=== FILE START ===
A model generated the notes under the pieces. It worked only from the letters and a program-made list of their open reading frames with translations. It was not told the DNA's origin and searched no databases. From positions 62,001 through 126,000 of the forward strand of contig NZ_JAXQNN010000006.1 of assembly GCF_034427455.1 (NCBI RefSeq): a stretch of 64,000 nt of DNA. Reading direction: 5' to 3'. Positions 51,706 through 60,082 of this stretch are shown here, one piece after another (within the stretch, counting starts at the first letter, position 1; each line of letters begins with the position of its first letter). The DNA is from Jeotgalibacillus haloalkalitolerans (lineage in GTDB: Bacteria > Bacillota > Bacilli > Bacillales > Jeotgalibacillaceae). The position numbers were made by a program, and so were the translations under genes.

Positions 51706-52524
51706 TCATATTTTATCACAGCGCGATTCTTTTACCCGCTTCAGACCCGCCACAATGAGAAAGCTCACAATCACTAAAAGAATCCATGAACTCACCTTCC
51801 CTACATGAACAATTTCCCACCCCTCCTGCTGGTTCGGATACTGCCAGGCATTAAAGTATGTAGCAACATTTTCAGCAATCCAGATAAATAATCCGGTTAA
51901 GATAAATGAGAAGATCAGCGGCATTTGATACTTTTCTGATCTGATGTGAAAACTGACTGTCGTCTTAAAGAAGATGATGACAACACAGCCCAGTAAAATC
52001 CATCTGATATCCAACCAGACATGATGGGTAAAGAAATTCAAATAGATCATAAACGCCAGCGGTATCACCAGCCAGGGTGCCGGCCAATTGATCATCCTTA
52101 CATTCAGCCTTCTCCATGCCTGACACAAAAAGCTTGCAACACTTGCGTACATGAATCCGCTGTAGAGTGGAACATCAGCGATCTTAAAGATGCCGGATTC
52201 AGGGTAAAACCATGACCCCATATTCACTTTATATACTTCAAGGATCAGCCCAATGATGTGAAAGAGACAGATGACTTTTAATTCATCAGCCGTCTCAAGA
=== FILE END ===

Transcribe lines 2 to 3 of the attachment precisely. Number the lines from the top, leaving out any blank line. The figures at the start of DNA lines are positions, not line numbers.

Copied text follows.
Positions 51706-52524
51706 TCATATTTTATCACAGCGCGATTCTTTTACCCGCTTCAGACCCGCCACAATGAGAAAGCTCACAATCACTAAAAGAATCCATGAACTCACCTTCC